6. Preheat a frying pan coated with a little plain oil over medium-high heat. Once pan is warm, carefully place your raw English Muffins in it. I managed to cook batches of 7 at a time.
  7. After about 3 minutes or when golden brown, flip onto other side and pursue cooking another 3 minutes.
  8. You’ll need to re-oil your pan between each batch. If they’re browning to quickly lower heat a tiny bit.
  9. Enjoy still warm.




Pretzel Bites with Mayo-Free Honey-Mustard Dipping Sauce

Pretzel Bites

Currently I’m obsessed with Pretzel Bites. Actually, my whole household is obsessed with them. And, I don’t use the term obsessed lightly. I’ve made this recipe several times and each time, they’re gone within an hour. One hour!!! Seriously.

Pretzel Bites

This recipe comes courtesy of Two Peas & Their Pod and it’s absolutely perfect as is.

As for the dipping sauce, honestly they pretzel bites are so good they don’t even need one. However, I’m partial to honey-mustard with Pretzels, so that’s the sauce I chose to pair mine with. Enjoy!


Pretzel Bites (original recipe: Two Peas & Their Pod “Soft Pretzel Bites“)
Makes 36-40 bites (original recipe makes twice as many)

3/4 cup warm water

1 tbsp light brown sugar

1/2 package active-dry yeast (1 1/8 tsp)

1.5 oz melted butter (approx 2 1/2 tbsp)

1 1/4 tsp kosher salt

2 1/2 cups all-purpose flour

Vegetable Oil

1/3-1/2 cup baking soda

1 whole egg, lightly beaten

Pretzel Salt (or other coarse salt)

  1. In the bowl of an electric mixer fitted with the dough hook attachment, combine the water, sugar, yeast and butter. Allow to sit 5-10 minutes until foamy.
  2. Add the salt and flour and mix on low until combined.
  3. Turn the mixer speed up to medium and continue mixing until the dough becomes smooth and pulls away from the sides of the bowl. If the dough seems too sticky, add more flour 1 tbsp at a time.
  4. Lightly coat the inside of a medium-sized bowl with the oil. Set aside.
  5. Gently knead the dough into a ball and place in the oiled bowl. Brush the top of the dough with a little oil. Cover with plastic wrap and set aside in a draft-free area for 1 hour or until doubled in size.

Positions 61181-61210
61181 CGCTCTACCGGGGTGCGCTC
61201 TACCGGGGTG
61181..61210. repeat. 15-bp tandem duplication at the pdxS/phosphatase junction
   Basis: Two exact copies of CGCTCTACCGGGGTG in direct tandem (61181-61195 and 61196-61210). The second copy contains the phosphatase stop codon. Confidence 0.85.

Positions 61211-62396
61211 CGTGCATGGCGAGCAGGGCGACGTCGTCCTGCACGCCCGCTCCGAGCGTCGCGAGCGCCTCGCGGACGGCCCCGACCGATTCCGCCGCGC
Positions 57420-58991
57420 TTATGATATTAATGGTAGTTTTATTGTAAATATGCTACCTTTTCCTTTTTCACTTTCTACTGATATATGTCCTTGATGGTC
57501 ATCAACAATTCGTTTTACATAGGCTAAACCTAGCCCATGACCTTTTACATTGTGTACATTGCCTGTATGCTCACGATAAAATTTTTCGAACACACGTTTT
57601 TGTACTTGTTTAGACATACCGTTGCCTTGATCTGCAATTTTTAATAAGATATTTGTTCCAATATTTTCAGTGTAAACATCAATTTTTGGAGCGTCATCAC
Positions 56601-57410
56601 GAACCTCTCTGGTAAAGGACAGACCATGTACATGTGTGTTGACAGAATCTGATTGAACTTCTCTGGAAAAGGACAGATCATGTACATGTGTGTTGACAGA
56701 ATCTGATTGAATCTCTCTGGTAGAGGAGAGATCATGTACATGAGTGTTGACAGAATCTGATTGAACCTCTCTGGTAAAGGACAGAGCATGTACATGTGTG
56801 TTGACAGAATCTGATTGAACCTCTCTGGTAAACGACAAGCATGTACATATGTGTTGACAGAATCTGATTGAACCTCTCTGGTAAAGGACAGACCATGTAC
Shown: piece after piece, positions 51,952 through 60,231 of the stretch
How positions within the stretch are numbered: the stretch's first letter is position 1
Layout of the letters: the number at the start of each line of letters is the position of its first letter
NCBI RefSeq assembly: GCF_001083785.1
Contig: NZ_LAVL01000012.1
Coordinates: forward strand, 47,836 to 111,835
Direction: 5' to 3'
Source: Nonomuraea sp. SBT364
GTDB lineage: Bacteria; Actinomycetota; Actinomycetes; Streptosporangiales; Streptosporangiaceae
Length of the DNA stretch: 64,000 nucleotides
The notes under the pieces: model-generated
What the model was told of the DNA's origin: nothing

6. Once your dough is doubled, position a rack in the middle of the oven and preheat it to 425˚F. Line a baking sheet with parchment paper or silpat. Lightly spray with cooking spray and set aside.
  7. Cut the dough into 4 equal pieces. Form each piece of dough into a long rope (17-20 inches long) and cut the rope into 1 inch bites. (Tip: You can use your thumb, from tip to first knuckle, to measure out the pieces.) Set the bites aside.
  8. Bring approximately 2-3 quarts of water to a boil. When the water is boiling, carefully and slowly add the baking soda (too much at once, the water will boil over, and you’ll have a big mess on your hands… spoken from experience). Boil 12-15 bites at a time for 30 seconds, removing them from the water with a slotted spoon, and placing them on the prepared baking sheets. When they cool down enough, you can arrange them on the sheet so that they’re not touching but are close. That way you should be able to fit all the bites onto 1 sheet.
  9. Brush the tops of the pretzel bites with the beaten egg and sprinkle salt all over them.
  10. Bake for 15-18 minutes, rotating the sheet tray at least once during baking. Keep a close eye on them after about 10-12 minutes as they’ll start darkening up very fast and you don’t want them to burn.
  11. Allow to cool for 5 minutes in the sheet tray. Then, being very careful (they’ll still be super hot), remove them from the pan and allow to cool on a cooling rack for 10-15 minutes. Dig in and enjoy them while they’re still warm!

Mayo-Free Honey-Mustard Dipping Sauce:

Yellow Mustard

Dijon Mustard


Optional – olive oil or greek yogurt

In a small bowl combine in equal parts, the yellow mustard, dijon mustard and honey. Stir and dip to your hearts content! If you prefer a more liquid dip, add some olive oil or greek yogurt until you reached desired flavor/consistency.




I have been attempting (key word, attempting) to make puff pastry for the past three months now. Each time, it has been a huge failure. Either the butter melted out of the pastry while baking or the dough failed to rise or the butter snuck out of the raw flour mixture while rolling. Once, I got so fed up that I stuck balls of ruined dough into a muffin pan and baked them. They turned out tasting like croissants, but looking like muffins. Muffants, anyone?

Okay. Muffants aside, I was on a mission. Make and bake real croissants. Being stubborn came in handy because at my fourth attempt, I made it.


The 2 keys to achieving puff pastry:

  • Keep all ingredients very cold.
  • When you incorporate the butter disc into the dough, pinch the sides to lock the butter in and don’t over-roll.






1 ½ tsp granulated yeast

2 tbsp sugar

1 + 2 tbsp cup warm water


1 ½ tsp salt

2 tbsp salted butter, melted

3 cups flour, plus more for working

1 cup cold unsalted butter


1 large egg, beaten





  • In the bowl of a stand mixer fitted with a dough hook, dissolve the yeast and the sugar in the warm water. Let stand until foamy, about 5 minutes.
  • Add the salt and the melted butter to the yeast mixture and 1/2 cup of the flour, and mix until blended. Gradually add the remaining flour and beat until the dough comes together in a sticky ball.
  • On a clean, floured surface, roll out the dough into a rectangle about 1/2 inch thick. Cover with plastic wrap and refrigerate 40 minutes.


  • While the dough is chilling, put the remaining cup of cold butter in a Ziploc and pound with a rolling pin until flat and rectangular (1/3 of the size of the rectangular dough). Place the butter in the fridge to harden (about 40 minutes).